Banana growers across the world are bracing for the impacts of a new killer fungus strain that spreads in part due to rain.
Bloomberg Business reports that a type of Fusarium wilt, a common plant fungus, has made the jump across several continents and threatens the world’s most popular banana breed, the Cavendish.
A similar epidemic struck Latin America in the 1950s and wiped out their supplies of Gros Michel bananas, which prompted harvesters to switch to the now widespread Cavendish variety.
Because this fungus variety so readily travels through heavy rains, runoff and other means, it spells a nightmarish scenario for producers like Del Monte.
(MORE: Rare Creepy Oarfish Washes Up)
According to PanamaDisease.com, the wilt works on healthy banana crops through the soil, invading the plants’ vascular systems and killing off scores of fruits. Once the disease hits a patch of soil, it prevents future banana growth in the area.
This new strain popped up in the ’90s and has killed banana crops in Asia, Africa and Australia, but has yet to reach Latin America, which accounted for 13 million tons of bananas in 2012, according to a UN report.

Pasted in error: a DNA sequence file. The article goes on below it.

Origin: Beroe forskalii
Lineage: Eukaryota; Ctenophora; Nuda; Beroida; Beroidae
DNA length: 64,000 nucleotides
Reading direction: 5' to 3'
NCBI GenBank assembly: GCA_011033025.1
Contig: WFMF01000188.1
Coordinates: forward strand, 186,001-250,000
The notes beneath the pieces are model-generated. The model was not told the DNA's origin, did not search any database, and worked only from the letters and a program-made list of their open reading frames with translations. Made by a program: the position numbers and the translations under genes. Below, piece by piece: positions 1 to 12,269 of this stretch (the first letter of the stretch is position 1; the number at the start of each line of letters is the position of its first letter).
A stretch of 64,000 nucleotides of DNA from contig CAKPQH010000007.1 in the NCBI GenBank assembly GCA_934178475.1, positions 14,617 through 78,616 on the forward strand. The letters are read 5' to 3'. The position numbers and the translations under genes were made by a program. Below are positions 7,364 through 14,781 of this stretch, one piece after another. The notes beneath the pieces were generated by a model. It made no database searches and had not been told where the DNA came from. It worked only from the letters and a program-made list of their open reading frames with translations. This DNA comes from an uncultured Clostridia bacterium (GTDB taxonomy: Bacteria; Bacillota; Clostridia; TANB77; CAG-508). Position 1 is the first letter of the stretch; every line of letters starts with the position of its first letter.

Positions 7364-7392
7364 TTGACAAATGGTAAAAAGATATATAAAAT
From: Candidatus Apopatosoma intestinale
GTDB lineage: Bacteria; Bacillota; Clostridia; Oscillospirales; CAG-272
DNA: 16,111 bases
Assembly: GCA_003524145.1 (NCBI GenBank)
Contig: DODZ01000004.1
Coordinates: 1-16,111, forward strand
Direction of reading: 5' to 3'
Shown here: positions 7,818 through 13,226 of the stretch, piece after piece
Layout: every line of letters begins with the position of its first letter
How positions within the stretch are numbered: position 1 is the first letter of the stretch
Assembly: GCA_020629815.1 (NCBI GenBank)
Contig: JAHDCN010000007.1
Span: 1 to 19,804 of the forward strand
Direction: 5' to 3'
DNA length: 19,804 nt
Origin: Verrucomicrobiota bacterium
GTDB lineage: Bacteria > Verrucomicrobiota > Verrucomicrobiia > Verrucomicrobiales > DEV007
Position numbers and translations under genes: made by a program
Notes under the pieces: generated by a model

However, if the current trend continues, the disease, which spreads through soil, water and likely air, will have a massive effect on the monocultural market.
“We don’t have anything that can replace the Cavendish,” Wageningen University plant researcher Gert Kema told Bloomberg.
Increasing plant diversity is out of the question as a solution in the short term, but there are counter measures to prevent the disease from spreading to vital production centers in Latin America.
Growers in Ecuador are fumigating all containers arriving at their facilities to prevent the wilt from spreading and a multi-national effort is underway to defend against the disease.
One Australian farm was put under quarantine last March when the fungus was detected, but the shutdown did little to prevent the disease from spreading.
“History is repeating itself,” journalist and banana researcher Dan Koeppel said. “If you look at the map, this disease is marching.”